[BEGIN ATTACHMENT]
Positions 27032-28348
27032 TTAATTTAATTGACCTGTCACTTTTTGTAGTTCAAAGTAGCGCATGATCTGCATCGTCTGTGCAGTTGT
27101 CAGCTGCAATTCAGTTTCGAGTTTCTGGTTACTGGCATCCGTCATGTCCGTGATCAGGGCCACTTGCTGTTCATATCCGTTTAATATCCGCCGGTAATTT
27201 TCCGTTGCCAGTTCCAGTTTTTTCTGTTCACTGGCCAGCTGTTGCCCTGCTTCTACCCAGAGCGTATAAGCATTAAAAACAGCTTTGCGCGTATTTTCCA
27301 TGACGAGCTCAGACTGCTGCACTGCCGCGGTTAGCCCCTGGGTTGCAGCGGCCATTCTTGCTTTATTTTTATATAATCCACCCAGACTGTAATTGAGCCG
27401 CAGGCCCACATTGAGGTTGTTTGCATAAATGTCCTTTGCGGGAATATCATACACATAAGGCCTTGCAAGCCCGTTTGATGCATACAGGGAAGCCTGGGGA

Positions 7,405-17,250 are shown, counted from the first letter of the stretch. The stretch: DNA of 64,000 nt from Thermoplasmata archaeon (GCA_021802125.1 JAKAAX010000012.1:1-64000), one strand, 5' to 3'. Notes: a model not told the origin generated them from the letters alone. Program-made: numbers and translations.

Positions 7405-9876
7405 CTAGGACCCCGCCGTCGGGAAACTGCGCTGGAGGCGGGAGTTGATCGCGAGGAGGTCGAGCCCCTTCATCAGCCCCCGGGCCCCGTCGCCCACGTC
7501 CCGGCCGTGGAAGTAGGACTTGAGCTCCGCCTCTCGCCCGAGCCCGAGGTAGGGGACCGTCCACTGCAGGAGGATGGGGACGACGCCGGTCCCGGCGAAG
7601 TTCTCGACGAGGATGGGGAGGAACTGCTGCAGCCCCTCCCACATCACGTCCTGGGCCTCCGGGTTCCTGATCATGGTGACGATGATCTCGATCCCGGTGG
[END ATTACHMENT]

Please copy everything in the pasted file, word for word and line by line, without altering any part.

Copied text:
Positions 27032-28348
27032 TTAATTTAATTGACCTGTCACTTTTTGTAGTTCAAAGTAGCGCATGATCTGCATCGTCTGTGCAGTTGT
27101 CAGCTGCAATTCAGTTTCGAGTTTCTGGTTACTGGCATCCGTCATGTCCGTGATCAGGGCCACTTGCTGTTCATATCCGTTTAATATCCGCCGGTAATTT
27201 TCCGTTGCCAGTTCCAGTTTTTTCTGTTCACTGGCCAGCTGTTGCCCTGCTTCTACCCAGAGCGTATAAGCATTAAAAACAGCTTTGCGCGTATTTTCCA
27301 TGACGAGCTCAGACTGCTGCACTGCCGCGGTTAGCCCCTGGGTTGCAGCGGCCATTCTTGCTTTATTTTTATATAATCCACCCAGACTGTAATTGAGCCG
27401 CAGGCCCACATTGAGGTTGTTTGCATAAATGTCCTTTGCGGGAATATCATACACATAAGGCCTTGCAAGCCCGTTTGATGCATACAGGGAAGCCTGGGGA

Positions 7,405-17,250 are shown, counted from the first letter of the stretch. The stretch: DNA of 64,000 nt from Thermoplasmata archaeon (GCA_021802125.1 JAKAAX010000012.1:1-64000), one strand, 5' to 3'. Notes: a model not told the origin generated them from the letters alone. Program-made: numbers and translations.

Positions 7405-9876
7405 CTAGGACCCCGCCGTCGGGAAACTGCGCTGGAGGCGGGAGTTGATCGCGAGGAGGTCGAGCCCCTTCATCAGCCCCCGGGCCCCGTCGCCCACGTC
7501 CCGGCCGTGGAAGTAGGACTTGAGCTCCGCCTCTCGCCCGAGCCCGAGGTAGGGGACCGTCCACTGCAGGAGGATGGGGACGACGCCGGTCCCGGCGAAG
7601 TTCTCGACGAGGATGGGGAGGAACTGCTGCAGCCCCTCCCACATCACGTCCTGGGCCTCCGGGTTCCTGATCATGGTGACGATGATCTCGATCCCGGTGG